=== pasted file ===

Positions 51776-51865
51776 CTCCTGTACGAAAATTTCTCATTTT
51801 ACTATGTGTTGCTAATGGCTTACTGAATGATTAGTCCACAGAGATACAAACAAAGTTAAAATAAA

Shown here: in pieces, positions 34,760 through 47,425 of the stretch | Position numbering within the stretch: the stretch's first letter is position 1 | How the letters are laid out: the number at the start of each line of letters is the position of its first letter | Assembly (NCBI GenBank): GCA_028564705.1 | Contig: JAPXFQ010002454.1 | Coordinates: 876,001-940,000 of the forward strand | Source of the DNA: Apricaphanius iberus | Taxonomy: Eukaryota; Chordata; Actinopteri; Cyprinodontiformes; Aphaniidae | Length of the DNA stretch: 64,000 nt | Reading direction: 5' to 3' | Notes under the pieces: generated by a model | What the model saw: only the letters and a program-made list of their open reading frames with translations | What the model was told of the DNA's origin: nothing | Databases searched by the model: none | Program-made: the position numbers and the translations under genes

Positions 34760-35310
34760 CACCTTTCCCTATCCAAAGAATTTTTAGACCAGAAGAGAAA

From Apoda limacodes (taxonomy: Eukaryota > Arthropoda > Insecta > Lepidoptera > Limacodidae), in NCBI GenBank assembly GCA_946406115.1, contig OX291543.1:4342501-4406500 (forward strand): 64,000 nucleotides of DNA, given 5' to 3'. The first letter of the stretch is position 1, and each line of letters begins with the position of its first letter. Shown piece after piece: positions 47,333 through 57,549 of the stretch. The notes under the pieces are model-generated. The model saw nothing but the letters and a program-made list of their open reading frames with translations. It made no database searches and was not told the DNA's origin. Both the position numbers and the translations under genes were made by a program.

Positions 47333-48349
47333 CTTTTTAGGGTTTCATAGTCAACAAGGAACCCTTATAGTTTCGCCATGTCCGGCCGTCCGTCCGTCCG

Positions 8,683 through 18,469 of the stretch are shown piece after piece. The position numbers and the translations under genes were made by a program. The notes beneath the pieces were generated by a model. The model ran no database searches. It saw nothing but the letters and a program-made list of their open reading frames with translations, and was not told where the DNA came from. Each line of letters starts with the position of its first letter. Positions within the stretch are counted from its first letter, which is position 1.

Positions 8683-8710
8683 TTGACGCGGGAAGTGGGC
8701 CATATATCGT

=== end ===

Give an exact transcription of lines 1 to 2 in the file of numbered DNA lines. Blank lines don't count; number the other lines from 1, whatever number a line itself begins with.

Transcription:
Positions 51776-51865
51776 CTCCTGTACGAAAATTTCTCATTTT